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Re: Zone & Paleo Diet in Switzerland group or nutritionist wanted

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I do. But you'll still lose more weight, albeit potentially less healthily, by eating 100Kcals worth of cake than 1000Kcals of cauliflower.
The problem with the "calories-in/calories-out" model is that it doesn't take into account the food's impact on metabolism, the impact on satiety, or how effectively the body can store the excess as fat. On the other side of the equation, the model doesn't really account for increased physical activity driving up hunger at a nearly 1:1 ratio (burn 400 calories on a run; proceed to eat 400 more calories over the next two days).

So yeah, the law of thermodynamics technically applies but it doesn't capture what's actually happening and the information isn't very actionable.
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Old 09.04.2013, 15:46
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Re: Zone & Paleo Diet in Switzerland group or nutritionist wanted

Principia - I totally agree, it is a fad for some, an excuse to eat bacon and eggs for breakfast every day. I really have tried every other diet, most made me lose weight, but I felt miserable. I hated Atkins because I like fruit and veg. I hated the popular idea of counting food, it is all too obsessive. I consider paleo or primal an easy label to visualise a concept that goes beyond diet.

I don't believe that one size fits all but I encourage people to try on different sizes and styles that can be maintained and contain plenty of nutrients. If wheat is not an issue for you, great, but when I have pasta for dinner, I wake up with a puffy, squished face, sometimes even a headache. I would wake up in the night feeling nauseous, possible because my blood sugar was going bananas.

I don't make all those paleo desserts, except snack bars from the almonds I have left over from making almond milk. My one vice is daaaark chocolate. But one square, not the whole bar. I feel in control without being controlled by it. I have been able to reduce my daily pill popping by a quarter. Like I said, I tried other variants of healthy and nothing had this effect. I realise that we are far too many people on the planet for us all to eat this way but that's not what I think should happen anyway - a friend of mine went veggie last year and he feels amazing. I was practically veggie and felt rubbish, even when I laid off the sugar. Find what works for you.
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Old 09.04.2013, 15:53
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Re: Zone & Paleo Diet in Switzerland group or nutritionist wanted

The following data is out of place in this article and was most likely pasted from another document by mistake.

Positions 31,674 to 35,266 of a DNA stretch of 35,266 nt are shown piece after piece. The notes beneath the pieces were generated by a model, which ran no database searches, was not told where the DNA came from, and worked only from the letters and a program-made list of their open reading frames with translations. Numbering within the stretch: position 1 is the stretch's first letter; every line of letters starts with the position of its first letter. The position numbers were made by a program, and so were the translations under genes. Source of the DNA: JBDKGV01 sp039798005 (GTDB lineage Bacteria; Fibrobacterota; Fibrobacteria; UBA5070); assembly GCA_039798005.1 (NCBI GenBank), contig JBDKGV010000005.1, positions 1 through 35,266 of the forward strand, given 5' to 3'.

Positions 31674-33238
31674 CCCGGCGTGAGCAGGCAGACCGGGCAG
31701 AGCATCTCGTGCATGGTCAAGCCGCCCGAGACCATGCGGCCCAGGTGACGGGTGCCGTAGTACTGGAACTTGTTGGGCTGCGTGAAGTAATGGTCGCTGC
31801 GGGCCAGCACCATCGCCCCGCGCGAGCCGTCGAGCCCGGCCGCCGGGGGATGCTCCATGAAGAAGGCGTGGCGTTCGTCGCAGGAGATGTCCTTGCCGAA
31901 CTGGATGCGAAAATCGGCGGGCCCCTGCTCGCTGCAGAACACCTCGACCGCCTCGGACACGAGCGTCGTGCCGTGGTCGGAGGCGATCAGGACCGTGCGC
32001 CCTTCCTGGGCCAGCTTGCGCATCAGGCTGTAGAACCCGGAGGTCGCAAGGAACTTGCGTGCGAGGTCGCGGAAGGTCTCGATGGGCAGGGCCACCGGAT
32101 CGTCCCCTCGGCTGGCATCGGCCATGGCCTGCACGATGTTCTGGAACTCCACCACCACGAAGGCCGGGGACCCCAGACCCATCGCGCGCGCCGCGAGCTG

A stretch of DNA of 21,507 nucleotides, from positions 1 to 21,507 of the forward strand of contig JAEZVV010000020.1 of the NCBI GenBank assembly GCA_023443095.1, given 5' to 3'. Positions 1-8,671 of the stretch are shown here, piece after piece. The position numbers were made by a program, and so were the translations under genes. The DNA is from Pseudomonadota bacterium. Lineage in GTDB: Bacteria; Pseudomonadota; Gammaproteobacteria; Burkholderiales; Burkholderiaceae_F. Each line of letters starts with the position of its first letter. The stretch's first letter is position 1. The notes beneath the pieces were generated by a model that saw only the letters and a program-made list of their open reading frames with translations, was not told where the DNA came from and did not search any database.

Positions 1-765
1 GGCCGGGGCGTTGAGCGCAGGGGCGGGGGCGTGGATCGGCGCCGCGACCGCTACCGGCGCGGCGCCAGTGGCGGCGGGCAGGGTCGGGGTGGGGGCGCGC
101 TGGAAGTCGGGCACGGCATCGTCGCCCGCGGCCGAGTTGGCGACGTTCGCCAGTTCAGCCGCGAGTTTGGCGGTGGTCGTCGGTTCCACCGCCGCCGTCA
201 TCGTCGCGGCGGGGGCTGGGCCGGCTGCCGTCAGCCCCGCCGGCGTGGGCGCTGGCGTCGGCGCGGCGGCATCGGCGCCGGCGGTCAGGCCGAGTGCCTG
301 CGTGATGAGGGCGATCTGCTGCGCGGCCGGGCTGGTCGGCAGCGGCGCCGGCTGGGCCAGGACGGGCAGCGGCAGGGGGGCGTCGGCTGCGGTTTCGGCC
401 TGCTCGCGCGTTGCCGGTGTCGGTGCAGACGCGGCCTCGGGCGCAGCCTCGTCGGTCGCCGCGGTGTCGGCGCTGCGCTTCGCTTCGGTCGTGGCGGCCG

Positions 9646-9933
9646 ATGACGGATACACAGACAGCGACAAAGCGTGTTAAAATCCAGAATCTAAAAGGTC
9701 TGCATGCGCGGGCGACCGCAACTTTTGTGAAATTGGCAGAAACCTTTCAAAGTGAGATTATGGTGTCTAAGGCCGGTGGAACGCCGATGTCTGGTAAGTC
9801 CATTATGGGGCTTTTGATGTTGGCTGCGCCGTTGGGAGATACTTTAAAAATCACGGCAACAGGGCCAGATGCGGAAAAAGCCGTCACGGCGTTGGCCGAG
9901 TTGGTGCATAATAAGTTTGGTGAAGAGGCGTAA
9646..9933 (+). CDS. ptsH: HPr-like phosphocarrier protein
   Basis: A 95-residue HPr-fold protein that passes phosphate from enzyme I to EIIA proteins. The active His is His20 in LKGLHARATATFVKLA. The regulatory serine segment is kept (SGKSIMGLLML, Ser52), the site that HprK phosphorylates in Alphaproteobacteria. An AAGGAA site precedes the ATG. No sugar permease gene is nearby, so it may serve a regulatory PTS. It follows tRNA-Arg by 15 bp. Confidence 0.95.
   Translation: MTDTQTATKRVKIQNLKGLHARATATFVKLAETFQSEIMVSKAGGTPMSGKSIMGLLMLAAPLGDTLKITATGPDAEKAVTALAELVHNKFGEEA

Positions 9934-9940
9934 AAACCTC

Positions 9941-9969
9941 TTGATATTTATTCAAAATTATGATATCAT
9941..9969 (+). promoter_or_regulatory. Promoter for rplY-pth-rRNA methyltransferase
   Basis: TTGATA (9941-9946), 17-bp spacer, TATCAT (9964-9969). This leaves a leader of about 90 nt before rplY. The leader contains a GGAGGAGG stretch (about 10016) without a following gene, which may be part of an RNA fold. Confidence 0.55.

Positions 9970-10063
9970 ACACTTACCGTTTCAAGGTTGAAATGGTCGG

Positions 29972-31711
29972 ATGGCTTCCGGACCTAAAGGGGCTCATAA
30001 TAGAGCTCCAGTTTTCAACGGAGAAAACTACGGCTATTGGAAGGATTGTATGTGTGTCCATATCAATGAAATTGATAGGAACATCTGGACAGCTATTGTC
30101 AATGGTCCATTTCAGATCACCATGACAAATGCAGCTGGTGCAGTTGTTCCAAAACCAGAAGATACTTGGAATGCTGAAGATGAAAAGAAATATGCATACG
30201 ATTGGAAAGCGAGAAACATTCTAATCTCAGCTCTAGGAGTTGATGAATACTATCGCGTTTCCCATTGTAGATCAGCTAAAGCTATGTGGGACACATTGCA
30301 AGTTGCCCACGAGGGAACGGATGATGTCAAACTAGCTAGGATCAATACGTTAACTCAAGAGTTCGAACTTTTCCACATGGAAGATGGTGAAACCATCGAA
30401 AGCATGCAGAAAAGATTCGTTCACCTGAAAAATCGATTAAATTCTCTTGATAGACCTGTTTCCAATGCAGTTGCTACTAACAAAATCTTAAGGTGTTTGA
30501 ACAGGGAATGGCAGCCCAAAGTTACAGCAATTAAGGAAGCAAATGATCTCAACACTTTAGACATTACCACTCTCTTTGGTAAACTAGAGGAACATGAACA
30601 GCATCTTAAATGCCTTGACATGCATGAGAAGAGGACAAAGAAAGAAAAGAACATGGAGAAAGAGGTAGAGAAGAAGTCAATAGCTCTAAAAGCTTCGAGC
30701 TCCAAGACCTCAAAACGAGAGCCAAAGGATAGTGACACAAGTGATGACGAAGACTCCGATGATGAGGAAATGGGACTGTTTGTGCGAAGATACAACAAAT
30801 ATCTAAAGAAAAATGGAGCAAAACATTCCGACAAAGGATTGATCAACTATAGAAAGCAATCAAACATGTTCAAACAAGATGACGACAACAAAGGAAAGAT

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Every fad diet had adherents who swear by it, Paleo is no different. (By the way, Legumes are technically a no-go)
At what point is a diet no longer a fad? Does it need to be around for 10 years to gain legitimacy? 50?

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Of course you're going to feel better if you stop drinking Red Bull and sugar and lose weight. Cutting sugary and processed foods will make anyone feel better. As a result, your cholestorol will also go down. This is akin to wearing a pink earmuffs while eating healthy, and then running around telling everyone how pink earmuffs changed your life.
Bad analogy. The earmuffs are a red herring but cutting sugary and processed foods are at the core of paleo and a host of other "fad" diet programs.

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Again, the science just isn't there. This isn't how early man ate.
Early man ate in many different ways depending on the season and where he lived. We don't know the specifics but we have some ideas. I don't think anyone is claiming that paleo precisely replicates a caveman's diet. We do know that he didn't eat baked goods made from wheat flour, he didn't consume solvent-refined seed oils, and he didn't eat 75lbs of sugar per year. That's a pretty good start, IMHO.

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They didn't live long enough to develop the diseases that kill us today.
We're seeing metabolic syndrome and even full T2 diabetes in prepubescent children these days. Something not found in any primitive culture. As for them not living long enough, it's true that the average lifespan in these populations was fairly short but the individuals who did make it to old age tended to be free of the diseases that plague us modern humans in our old age. If an Inuit in the 1950's had a heart attack, it would often be written up in a medical journal simply because it was so exceedingly rare.

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Sure, there are people that have wheat allergies, but to suggest that the entirety of humanity has an intolerance to wheat and just didn't notice it for thousands of years is a bit of a stretch.
Not a stretch. There's a position, fringe but gaining credibility, that wheat is a chronic poison that is not suitable for human consumption.